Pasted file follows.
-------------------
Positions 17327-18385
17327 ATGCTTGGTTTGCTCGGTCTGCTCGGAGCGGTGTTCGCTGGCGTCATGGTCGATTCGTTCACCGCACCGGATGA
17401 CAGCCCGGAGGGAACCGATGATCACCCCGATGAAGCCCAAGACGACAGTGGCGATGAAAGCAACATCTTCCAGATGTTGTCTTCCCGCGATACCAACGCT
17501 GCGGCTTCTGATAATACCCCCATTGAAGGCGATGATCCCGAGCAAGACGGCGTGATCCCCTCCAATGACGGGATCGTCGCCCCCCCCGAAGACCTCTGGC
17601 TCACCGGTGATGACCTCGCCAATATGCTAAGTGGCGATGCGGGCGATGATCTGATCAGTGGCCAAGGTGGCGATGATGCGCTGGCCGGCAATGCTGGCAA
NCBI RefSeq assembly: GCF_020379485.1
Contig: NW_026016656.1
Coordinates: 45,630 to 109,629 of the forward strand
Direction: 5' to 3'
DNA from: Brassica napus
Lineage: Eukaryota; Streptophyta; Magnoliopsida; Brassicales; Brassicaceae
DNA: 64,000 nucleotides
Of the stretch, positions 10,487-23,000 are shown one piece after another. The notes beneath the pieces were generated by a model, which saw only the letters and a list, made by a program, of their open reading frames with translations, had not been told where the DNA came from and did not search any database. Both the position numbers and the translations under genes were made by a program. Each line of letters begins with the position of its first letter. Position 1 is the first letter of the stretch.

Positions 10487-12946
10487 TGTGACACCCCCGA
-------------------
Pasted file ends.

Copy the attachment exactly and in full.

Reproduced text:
Positions 17327-18385
17327 ATGCTTGGTTTGCTCGGTCTGCTCGGAGCGGTGTTCGCTGGCGTCATGGTCGATTCGTTCACCGCACCGGATGA
17401 CAGCCCGGAGGGAACCGATGATCACCCCGATGAAGCCCAAGACGACAGTGGCGATGAAAGCAACATCTTCCAGATGTTGTCTTCCCGCGATACCAACGCT
17501 GCGGCTTCTGATAATACCCCCATTGAAGGCGATGATCCCGAGCAAGACGGCGTGATCCCCTCCAATGACGGGATCGTCGCCCCCCCCGAAGACCTCTGGC
17601 TCACCGGTGATGACCTCGCCAATATGCTAAGTGGCGATGCGGGCGATGATCTGATCAGTGGCCAAGGTGGCGATGATGCGCTGGCCGGCAATGCTGGCAA
NCBI RefSeq assembly: GCF_020379485.1
Contig: NW_026016656.1
Coordinates: 45,630 to 109,629 of the forward strand
Direction: 5' to 3'
DNA from: Brassica napus
Lineage: Eukaryota; Streptophyta; Magnoliopsida; Brassicales; Brassicaceae
DNA: 64,000 nucleotides
Of the stretch, positions 10,487-23,000 are shown one piece after another. The notes beneath the pieces were generated by a model, which saw only the letters and a list, made by a program, of their open reading frames with translations, had not been told where the DNA came from and did not search any database. Both the position numbers and the translations under genes were made by a program. Each line of letters begins with the position of its first letter. Position 1 is the first letter of the stretch.

Positions 10487-12946
10487 TGTGACACCCCCGA